When demolishing an existing building to make way for a shiny new one, local councils will refer to a Bat Report. There are very strict guidelines when it comes to Bats.
There’s a very helpful article on the RSPB website titled ‘Bats and the law‘. I looked this up partly out of curiosity and partly because I needed to know as part of my job. On reading through the article if was difficult to contain my laughter at the ridiculousness of the regulations. For your education and amusement I will quote from part of the article below – before drawing out my conclusion.
Just in case you think I’m kidding here is the relevant legal detail:
“The Wildlife and Countryside Act 1981 (WCA) protects bats and their roosts in England, Scotland and Wales. Some parts have been amended by the Countryside and Rights of Way Act 2000 (CRoW) which applies only in England and Wales.
The Conservation (Natural Habitats,&c.) Regulations 1994, better known as the Habitats Regulations, implements the Council Directive on the Conservation of Natural Habitats and of Wild Fauna and Flora – better known as the Habitats Directive. All bats are listed as ‘European protected species of animals’.
Bats may also be protected by site safeguard measures, for example if their roost site or feeding grounds are notified as a Special Area of Conservation (SAC)or a Site of Special Scientific Interest (SSSI).”
Bat protection – snippets
It is an offence for any person to:
- intentionally kill, injure or take a bat. Under the Habitats Regulations it is an offence to deliberately capture or kill a bat.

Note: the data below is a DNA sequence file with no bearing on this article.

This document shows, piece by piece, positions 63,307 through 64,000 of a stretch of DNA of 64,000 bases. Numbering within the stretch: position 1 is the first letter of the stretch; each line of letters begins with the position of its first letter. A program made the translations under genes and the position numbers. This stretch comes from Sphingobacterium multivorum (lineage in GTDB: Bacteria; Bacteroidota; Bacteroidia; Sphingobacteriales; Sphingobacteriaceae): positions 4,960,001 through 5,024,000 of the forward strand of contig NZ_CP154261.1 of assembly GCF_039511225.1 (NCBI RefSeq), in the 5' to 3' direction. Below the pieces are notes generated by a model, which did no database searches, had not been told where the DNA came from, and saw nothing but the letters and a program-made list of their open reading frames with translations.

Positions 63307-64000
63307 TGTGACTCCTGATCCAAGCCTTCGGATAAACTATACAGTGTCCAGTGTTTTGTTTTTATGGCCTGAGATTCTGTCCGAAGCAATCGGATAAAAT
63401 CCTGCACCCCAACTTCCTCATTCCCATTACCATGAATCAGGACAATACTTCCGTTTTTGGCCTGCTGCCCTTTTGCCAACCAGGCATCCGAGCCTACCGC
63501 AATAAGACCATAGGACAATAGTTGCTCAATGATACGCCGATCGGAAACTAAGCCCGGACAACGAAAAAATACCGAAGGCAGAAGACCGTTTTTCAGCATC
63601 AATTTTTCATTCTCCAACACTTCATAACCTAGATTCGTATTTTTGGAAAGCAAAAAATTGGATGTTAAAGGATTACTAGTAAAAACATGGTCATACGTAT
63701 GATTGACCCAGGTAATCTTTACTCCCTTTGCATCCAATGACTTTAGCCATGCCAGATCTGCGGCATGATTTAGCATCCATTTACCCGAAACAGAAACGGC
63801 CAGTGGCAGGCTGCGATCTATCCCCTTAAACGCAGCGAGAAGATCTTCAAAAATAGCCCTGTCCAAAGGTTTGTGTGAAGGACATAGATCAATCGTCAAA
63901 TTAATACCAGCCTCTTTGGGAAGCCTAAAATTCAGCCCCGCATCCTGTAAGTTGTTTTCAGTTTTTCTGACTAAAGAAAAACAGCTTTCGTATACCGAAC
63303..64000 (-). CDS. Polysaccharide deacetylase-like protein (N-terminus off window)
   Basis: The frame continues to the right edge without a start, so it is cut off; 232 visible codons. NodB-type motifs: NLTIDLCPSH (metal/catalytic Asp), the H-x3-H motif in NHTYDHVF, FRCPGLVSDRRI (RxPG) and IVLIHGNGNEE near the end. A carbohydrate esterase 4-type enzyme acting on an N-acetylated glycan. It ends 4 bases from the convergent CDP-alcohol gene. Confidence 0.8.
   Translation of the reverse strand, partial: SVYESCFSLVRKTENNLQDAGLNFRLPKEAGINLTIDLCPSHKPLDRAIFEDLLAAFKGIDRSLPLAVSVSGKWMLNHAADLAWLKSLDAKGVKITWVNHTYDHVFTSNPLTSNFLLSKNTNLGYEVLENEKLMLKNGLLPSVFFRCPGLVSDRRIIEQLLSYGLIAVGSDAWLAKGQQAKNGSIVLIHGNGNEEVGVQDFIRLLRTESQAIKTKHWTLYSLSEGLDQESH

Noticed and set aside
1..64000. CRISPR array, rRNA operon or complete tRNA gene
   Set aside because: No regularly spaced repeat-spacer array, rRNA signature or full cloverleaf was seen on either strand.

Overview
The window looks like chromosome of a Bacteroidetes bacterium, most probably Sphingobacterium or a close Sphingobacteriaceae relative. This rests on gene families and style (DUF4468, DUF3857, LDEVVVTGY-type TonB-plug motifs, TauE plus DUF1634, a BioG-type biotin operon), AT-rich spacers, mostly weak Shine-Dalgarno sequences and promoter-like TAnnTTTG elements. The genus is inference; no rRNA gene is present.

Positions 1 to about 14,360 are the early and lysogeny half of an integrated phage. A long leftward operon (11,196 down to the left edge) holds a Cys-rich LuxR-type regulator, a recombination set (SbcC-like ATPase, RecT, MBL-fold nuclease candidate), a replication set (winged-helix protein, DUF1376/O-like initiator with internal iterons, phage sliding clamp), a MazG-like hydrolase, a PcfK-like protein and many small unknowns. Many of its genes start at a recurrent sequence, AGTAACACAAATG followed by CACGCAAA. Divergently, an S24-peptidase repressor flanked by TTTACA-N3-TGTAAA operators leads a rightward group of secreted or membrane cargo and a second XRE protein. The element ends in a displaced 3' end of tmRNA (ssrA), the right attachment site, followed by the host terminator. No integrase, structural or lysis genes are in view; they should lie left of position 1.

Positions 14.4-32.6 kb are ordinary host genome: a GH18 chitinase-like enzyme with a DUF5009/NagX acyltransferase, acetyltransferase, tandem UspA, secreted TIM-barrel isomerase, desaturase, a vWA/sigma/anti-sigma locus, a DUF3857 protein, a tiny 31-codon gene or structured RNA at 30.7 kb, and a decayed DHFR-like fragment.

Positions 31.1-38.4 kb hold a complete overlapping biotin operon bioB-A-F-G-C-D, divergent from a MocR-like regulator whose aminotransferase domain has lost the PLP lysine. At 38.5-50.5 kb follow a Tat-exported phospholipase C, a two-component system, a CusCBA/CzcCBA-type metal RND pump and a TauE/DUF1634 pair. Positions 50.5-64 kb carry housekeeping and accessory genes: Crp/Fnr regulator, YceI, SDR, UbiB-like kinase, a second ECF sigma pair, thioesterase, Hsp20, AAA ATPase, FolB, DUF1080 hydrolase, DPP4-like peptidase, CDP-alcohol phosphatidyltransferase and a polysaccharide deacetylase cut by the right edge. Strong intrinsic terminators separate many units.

- intentionally or recklessly* damage, destroy or obstruct access to any place that a bat uses for shelter or protection …
- intentionally or recklessly* disturb a bat while it is occupying a structure or place that it uses for shelter or protection …
It is not illegal:
- to take a disabled bat, for the sole purpose of tending it and releasing it when no longer disabled, as long as that person can show that it was not disabled unlawfully by them.
- to kill a bat, as long as that person can show that the bat was so seriously disabled, other than by their own unlawful act, that there was no reasonable chance of it recovering.
It is laughable for a while, until one realises this is serious. Forgive me for thinking that Bats are obviously worth far more than babies. A Bat is safer than a baby in the Womb. It should be disturbing how our society mainly thinks of babies with any serious defect that they are so ‘seriously disabled, other than by their own unlawful act, that there was no reasonable chance of it recovering.’ One of my own grandchildren under this rubric would be in the trash.
A baby spends its first nine moths in the womb – the ‘habitat’ if you will. Is it safe there? No it isn’t! the reality is a Bat is safer and better protected than a Baby.
You can invade its habitat, you can chop it into tiny pieces, liquefy it and then extract it by means of suction. You can’t do that with a bat, but you can do it to a baby in the womb. Isn’t there something wrong?
In our crazy God rejecting world Bats are worth more, maybe worth far more than a baby, than human life.